Workplace Violence Tips; How to Avoid the Growing Problem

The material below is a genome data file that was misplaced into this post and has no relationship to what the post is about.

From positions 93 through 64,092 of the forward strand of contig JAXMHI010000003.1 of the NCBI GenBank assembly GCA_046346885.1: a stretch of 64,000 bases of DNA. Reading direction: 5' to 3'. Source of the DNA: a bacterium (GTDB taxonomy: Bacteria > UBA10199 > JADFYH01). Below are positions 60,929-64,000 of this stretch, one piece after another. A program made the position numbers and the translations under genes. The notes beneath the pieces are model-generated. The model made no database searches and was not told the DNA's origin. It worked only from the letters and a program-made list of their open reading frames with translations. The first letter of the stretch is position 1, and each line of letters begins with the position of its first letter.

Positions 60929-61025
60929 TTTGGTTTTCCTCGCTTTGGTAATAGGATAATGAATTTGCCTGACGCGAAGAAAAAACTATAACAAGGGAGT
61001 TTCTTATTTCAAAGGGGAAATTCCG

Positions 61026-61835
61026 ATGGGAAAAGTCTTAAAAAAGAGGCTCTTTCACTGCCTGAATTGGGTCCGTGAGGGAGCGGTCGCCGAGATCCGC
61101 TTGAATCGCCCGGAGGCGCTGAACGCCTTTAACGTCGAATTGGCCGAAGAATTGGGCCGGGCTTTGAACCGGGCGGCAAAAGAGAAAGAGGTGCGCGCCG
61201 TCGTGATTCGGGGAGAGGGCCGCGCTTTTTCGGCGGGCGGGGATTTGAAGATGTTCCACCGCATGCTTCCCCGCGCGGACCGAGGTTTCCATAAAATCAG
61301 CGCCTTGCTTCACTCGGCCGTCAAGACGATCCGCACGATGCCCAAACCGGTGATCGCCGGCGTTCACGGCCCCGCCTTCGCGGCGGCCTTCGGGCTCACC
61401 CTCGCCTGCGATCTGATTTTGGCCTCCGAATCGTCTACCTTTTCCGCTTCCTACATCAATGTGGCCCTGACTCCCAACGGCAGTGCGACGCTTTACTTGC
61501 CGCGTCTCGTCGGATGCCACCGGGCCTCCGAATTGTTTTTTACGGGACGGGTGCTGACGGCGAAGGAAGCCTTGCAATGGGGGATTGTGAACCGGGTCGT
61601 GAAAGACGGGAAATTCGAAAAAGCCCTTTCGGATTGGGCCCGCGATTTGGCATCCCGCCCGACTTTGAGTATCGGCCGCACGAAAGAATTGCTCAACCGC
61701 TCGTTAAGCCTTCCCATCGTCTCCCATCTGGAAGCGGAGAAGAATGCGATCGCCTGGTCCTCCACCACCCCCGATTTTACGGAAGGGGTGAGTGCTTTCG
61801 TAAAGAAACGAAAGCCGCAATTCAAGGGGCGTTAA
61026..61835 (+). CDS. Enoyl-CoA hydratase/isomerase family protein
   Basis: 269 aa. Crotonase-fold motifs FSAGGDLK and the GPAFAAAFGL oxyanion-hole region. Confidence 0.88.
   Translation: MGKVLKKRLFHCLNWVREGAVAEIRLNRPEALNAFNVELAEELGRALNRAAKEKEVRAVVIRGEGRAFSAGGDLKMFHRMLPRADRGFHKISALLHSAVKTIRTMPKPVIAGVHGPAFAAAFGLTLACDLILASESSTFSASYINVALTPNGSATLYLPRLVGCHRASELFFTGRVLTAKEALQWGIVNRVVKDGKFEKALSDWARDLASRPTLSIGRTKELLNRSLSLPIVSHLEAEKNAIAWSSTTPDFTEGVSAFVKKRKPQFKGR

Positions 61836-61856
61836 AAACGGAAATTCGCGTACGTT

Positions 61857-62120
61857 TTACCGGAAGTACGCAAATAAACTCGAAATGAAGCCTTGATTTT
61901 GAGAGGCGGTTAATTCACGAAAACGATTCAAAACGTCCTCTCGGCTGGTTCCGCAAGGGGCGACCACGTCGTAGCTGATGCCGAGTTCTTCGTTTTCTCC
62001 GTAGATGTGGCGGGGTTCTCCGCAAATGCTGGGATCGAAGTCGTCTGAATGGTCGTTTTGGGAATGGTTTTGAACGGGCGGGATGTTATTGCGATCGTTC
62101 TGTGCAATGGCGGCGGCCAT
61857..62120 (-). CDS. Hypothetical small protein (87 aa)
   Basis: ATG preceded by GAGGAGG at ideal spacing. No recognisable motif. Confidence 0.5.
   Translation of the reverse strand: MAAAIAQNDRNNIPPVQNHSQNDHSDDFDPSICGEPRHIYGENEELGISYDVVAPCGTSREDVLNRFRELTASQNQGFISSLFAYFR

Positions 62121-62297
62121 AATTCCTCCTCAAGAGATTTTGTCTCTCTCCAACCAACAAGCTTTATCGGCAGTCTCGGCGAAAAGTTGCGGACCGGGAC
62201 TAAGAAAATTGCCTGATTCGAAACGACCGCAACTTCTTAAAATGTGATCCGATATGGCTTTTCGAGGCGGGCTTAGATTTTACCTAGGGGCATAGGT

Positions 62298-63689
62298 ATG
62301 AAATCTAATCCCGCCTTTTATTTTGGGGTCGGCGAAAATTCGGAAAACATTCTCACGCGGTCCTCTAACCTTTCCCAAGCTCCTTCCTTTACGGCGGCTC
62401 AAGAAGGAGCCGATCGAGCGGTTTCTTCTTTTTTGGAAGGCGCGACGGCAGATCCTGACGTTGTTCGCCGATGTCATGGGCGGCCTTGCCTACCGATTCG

WESTPORT, Conn. - According to the 2002 Occupational Safety and Health Administration Fact Sheet, some two million American workers are victims of workplace violence each year. Since workplace violence, which is defined as any act that intimidates, scares or harms an employee, will not simply disappear, LifeCare, an employee benefits organization, has renewed its efforts to help employers and employees nationwide recognize warning signs of violence. LifeCare has made two publications available free to employers Preventing Workplace Violence-An Employer's Guide and Preventing Workplace Violence-An Employee's Guide. "Unlike other forms of violence, workplace violence is often preventable since there are typically a number of ways to identify and protect at-risk employees," said Peter G. Burki, co-founder/CEO of LifeCare. "Education and training are the most crucial elements in recognizing the warning signs and responding before an incident occurs." Burki offers these tips to employers: * Establish and distribute security, safety and emergency policies to employees on a regular basis, and provide related training. * Conduct pre-employment background and reference checks. * Be aware of employees who are experiencing high levels of stress or emotional difficulties-traits that can trigger violent behavior. * Institute and/or promote benefits programs designed to help employees manage their stress and balance their personal and professional lives. * Provide post-trauma counseling and stress debriefing sessions after any violent incidents. For employees Burki suggests the following: * Learn about your employer's workplace safety policies, and abide by the rules. * Take notice of any changes in an employee's work ethic, personality, behavior, possibly upsetting situation in his life or newly acquired poor personal hygiene habits, and report any suspicions to a supervisor immediately. * If you suspect a co-worker is in an abusive relationship, take the situation seriously- often employees are targeted at the workplace by violent partners. * Avoid potential "danger zones" in the workplace such as isolated or poorly lit areas, which can be conducive to crime. * Investigate safety and self-defense programs offered in your community. "With the increasing number of violent incidents taking place in the world today, it's unfortunate but necessary that we help employers take precautionary measures to protect themselves and their employees," said Burki.